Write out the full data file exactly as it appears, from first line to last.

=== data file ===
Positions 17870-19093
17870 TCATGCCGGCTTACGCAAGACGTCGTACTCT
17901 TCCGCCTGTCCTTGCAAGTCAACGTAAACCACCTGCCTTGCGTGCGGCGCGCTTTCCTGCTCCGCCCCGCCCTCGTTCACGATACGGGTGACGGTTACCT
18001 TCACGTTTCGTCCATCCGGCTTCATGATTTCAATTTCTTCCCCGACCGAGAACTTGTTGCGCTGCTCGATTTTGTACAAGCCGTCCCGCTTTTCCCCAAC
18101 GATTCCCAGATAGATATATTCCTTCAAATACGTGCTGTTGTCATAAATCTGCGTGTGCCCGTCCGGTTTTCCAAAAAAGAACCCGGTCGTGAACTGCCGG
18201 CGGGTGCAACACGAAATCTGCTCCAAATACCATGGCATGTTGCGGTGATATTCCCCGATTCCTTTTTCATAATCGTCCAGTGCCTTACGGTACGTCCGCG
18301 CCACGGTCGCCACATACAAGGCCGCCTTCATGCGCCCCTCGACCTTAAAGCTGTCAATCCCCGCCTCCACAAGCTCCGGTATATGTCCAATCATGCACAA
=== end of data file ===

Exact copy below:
Positions 17870-19093
17870 TCATGCCGGCTTACGCAAGACGTCGTACTCT
17901 TCCGCCTGTCCTTGCAAGTCAACGTAAACCACCTGCCTTGCGTGCGGCGCGCTTTCCTGCTCCGCCCCGCCCTCGTTCACGATACGGGTGACGGTTACCT
18001 TCACGTTTCGTCCATCCGGCTTCATGATTTCAATTTCTTCCCCGACCGAGAACTTGTTGCGCTGCTCGATTTTGTACAAGCCGTCCCGCTTTTCCCCAAC
18101 GATTCCCAGATAGATATATTCCTTCAAATACGTGCTGTTGTCATAAATCTGCGTGTGCCCGTCCGGTTTTCCAAAAAAGAACCCGGTCGTGAACTGCCGG
18201 CGGGTGCAACACGAAATCTGCTCCAAATACCATGGCATGTTGCGGTGATATTCCCCGATTCCTTTTTCATAATCGTCCAGTGCCTTACGGTACGTCCGCG
18301 CCACGGTCGCCACATACAAGGCCGCCTTCATGCGCCCCTCGACCTTAAAGCTGTCAATCCCCGCCTCCACAAGCTCCGGTATATGTCCAATCATGCACAA